Crib-biters are just as smart as their unaffected counterparts, study finds

A horse in the study chooses the black circle in one of the challenges, thereby opening the feed flap.

A Swiss study challenges the assumption that crib-biting horses are less flexible thinkers than their counterparts who don’t display such abnormal repetitive behavior.

Crib-biting is a well-studied stereotypy in domestic horses. It appears to help individuals to cope with stressful situations.

One prominent hypothesis suggests that animals affected by stereotypies are cognitively less flexible compared to healthy controls due to sensitization of the basal ganglia, an area of the brain.

However, a study carried out by Agroscope’s Swiss National Stud Farm in collaboration with the University of Neuchâtel found otherwise.

Researchers found that cribbing horses perform just as well in complicated learning situations as healthy controls. All horses in the study were able to recognise symbols as well as solve inverse conclusion exercises, which are difficult for horses.

The critical factor was that the cribbers were allowed to crib while performing the tasks, thereby relieving their stress.

Cribbing in horses has no obvious function. Cribbers usually place their upper incisors on a stall fixture such as the feed trough, contract the muscles of their lower neck, and emit a characteristic noise or grunt. Horses in the wild do not exhibit stereotypies such as cribbing.

These abnormal behaviour patterns are found to arise during periods of chronic stress, and owing to a genetic predisposition.

With domesticated horses, sub-optimal living conditions and repeated experience of frustration are often the cause, such as when the desire for exercise or food intake is only satisfied to a limited extent.

For the study, Agroscope researcher Sabrina Briefer Freymond designed a challenging four-part test with two reversal learning tasks to determine whether certain regions of the brain are impaired in cribbers, with a consequent limiting of various learning outcomes.

In the study, conducted with six cribbing and seven control horses, the animals had to learn to distinguish two different-coloured symbols: a circle and a cross on a black or white background. The symbols were attached to two automatic feed flaps in random order. Once they had recognised the correct symbol and pushed the right flap, they were rewarded with food.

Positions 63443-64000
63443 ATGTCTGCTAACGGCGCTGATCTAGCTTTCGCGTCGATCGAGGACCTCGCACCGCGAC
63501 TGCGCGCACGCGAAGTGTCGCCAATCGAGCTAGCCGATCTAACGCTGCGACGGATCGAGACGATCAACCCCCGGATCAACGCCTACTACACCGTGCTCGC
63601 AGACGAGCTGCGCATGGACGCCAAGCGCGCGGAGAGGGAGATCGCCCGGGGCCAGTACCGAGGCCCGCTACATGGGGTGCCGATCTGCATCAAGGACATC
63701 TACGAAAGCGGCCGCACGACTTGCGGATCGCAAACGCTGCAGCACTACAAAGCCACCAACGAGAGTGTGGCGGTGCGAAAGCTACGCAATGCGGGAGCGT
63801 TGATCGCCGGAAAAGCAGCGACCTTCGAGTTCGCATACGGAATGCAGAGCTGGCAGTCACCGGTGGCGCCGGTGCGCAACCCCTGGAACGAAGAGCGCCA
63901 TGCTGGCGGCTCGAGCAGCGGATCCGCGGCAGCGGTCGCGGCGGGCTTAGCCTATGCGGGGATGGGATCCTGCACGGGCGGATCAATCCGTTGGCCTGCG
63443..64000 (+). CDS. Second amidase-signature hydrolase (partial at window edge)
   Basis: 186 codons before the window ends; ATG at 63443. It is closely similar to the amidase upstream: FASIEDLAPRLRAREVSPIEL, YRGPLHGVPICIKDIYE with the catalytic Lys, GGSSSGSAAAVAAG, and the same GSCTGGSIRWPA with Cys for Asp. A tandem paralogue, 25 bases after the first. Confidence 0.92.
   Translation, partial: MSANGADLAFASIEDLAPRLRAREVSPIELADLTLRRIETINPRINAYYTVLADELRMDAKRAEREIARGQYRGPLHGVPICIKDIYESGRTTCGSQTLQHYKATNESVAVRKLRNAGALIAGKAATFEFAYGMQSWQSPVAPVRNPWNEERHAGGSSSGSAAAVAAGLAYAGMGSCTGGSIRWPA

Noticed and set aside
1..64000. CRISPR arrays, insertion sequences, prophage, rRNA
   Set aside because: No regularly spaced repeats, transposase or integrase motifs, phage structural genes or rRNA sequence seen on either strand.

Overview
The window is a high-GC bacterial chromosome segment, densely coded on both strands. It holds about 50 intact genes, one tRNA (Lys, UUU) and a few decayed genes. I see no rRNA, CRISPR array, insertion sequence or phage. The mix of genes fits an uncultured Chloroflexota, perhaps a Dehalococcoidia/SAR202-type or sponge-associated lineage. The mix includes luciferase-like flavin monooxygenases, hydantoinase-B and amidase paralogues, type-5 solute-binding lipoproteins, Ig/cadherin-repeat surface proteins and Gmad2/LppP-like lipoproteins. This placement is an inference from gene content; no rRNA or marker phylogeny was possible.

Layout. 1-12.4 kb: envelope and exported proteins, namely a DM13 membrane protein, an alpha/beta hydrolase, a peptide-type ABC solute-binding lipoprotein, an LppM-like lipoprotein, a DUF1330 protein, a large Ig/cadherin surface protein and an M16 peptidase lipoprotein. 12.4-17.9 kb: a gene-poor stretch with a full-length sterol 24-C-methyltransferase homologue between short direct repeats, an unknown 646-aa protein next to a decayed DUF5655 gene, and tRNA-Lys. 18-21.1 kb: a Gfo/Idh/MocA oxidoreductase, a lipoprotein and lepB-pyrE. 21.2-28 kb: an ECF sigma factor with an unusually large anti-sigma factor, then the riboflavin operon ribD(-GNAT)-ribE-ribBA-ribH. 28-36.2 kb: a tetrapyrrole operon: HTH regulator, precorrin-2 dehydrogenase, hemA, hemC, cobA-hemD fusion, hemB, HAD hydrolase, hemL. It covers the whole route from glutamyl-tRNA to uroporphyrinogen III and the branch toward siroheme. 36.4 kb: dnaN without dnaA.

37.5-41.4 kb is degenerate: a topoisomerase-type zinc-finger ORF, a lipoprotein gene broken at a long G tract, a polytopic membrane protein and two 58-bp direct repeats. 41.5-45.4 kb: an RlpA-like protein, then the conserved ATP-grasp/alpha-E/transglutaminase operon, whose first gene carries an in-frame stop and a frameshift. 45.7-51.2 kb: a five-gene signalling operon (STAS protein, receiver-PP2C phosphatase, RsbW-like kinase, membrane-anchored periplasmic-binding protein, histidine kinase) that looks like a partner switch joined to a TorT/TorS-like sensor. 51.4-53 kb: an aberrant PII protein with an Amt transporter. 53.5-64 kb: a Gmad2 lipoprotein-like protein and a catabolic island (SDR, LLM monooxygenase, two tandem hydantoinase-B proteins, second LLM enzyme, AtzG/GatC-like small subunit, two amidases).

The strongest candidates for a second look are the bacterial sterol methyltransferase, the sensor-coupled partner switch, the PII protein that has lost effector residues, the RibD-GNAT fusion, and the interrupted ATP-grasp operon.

After six successful performances in a row, the task was reversed. The feed flap with the symbol that previously produced no reward was unlocked, giving the horses access to the feed.

The rethink needed to crack the challenge proved to be the most difficult learning step for the horses, requiring the most attempts.

Here too, however, the horses demonstrated their ability to succeed, managing to solve the second reversal task a good deal more quickly. In other words, they seemed to be learning how to learn.

The results showed that all horses – cribbers or not – were capable of solving the learning tasks. The study team did not find any performance differences across groups: both stereotypic and control animals required a similar number of trials.

In addition, no differences were detected in pulse or heart-rate variability.

“Cribbers learn this task as well as other horses,” Briefer Freymond said. “We were unable to detect any learning difficulties, which surprised us.

“The crucial difference between our study and earlier ones conducted by other researchers is that we allowed the horses to crib when they needed to.”

Briefer Freymond had found in an earlier study conducted by the Swiss National Stud Farm that cribbing horses were more sensitive to stress and that, for them, cribbing represented a stress-relieving strategy.

In the latest study, the tasks were designed to maintain motivation and reduce stress, with the learning tests being limited to twice x 20 tests daily. What’s more, after three mistakes the animals were rewarded anyway, in order to maintain their enjoyment of problem-solving.

“Variety and the experience of success are important in work with horses,” Briefer Freymond said.

Reporting on their findings in the journal Animal Cognition, the research team said: “Our results challenge the widely held belief that crib-biting horses, and stereotypic animals more generally, are cognitively impaired.”

However, cognitive underperformance may occur in stereotypic horses if they are prevented from crib-biting to cope with experienced stress.

Stereotypic horses (Equus caballus) are not cognitively impaired.
Briefer Freymond S, Ruet A, Grivaz M, Fuentes C, Zuberbühler K, Bachmann I, Briefer EF.
Anim Cogn. 2019 Jan;22(1):17-33. doi: 10.1007/s10071-018-1217-8. Epub 2018 Oct 17.

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